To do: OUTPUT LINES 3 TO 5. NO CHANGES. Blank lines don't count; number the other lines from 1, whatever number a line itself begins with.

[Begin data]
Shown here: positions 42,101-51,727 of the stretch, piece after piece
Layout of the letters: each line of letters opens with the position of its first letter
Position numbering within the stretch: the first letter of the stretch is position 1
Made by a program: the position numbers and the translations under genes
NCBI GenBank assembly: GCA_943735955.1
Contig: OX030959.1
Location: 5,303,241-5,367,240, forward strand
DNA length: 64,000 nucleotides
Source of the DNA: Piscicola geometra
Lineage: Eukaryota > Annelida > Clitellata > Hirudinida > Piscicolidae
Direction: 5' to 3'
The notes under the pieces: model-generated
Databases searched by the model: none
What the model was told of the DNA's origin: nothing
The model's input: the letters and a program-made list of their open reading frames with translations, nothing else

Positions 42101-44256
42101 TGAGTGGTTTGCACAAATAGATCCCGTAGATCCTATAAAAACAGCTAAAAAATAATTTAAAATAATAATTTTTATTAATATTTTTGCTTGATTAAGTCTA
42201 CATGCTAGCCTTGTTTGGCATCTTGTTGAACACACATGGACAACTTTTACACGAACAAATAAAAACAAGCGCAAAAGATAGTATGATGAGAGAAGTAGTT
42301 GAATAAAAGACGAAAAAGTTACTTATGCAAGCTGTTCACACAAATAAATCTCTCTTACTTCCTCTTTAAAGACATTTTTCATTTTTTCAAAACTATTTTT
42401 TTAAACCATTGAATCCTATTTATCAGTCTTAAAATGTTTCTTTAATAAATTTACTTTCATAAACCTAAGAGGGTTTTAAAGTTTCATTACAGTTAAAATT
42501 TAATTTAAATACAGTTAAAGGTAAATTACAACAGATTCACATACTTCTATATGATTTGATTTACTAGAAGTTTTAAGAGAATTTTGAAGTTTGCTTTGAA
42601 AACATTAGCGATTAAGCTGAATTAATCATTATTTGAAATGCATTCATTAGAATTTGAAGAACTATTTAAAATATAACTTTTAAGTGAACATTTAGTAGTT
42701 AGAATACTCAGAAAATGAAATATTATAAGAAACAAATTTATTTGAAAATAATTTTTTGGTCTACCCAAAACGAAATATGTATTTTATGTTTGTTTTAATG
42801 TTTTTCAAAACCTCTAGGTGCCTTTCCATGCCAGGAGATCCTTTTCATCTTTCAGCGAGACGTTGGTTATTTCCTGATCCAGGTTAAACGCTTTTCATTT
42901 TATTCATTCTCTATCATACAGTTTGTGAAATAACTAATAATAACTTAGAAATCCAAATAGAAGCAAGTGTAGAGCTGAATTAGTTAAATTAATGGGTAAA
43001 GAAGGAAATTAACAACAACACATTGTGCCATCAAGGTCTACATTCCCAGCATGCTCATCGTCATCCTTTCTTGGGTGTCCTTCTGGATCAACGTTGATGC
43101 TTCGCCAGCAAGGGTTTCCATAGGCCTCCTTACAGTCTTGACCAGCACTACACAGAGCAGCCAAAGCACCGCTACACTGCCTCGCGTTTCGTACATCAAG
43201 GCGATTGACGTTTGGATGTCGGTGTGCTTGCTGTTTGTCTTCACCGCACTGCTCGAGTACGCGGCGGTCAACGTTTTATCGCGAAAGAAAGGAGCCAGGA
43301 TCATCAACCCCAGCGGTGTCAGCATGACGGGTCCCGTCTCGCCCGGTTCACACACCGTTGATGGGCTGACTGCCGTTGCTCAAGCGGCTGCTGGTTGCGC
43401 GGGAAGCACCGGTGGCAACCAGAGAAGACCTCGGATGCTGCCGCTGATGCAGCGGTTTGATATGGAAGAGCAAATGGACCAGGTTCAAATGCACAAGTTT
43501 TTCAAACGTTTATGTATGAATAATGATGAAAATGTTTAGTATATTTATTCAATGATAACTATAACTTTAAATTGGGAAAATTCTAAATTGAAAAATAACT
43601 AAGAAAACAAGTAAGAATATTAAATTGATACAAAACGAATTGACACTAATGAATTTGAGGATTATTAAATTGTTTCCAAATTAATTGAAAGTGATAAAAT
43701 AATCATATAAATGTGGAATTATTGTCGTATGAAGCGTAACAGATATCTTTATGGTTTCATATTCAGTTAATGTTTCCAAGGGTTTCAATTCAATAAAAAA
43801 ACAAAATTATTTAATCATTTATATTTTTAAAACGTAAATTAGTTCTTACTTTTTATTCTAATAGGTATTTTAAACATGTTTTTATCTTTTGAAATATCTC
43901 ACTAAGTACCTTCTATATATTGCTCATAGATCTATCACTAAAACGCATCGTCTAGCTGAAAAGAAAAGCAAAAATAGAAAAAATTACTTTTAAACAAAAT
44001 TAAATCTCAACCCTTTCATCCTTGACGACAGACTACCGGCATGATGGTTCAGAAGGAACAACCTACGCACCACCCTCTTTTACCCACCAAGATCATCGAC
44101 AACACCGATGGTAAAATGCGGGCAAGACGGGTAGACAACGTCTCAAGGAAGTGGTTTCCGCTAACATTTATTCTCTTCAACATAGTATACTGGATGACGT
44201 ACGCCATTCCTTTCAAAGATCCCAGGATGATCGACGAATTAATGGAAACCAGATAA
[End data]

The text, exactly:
Position numbering within the stretch: the first letter of the stretch is position 1
Made by a program: the position numbers and the translations under genes
NCBI GenBank assembly: GCA_943735955.1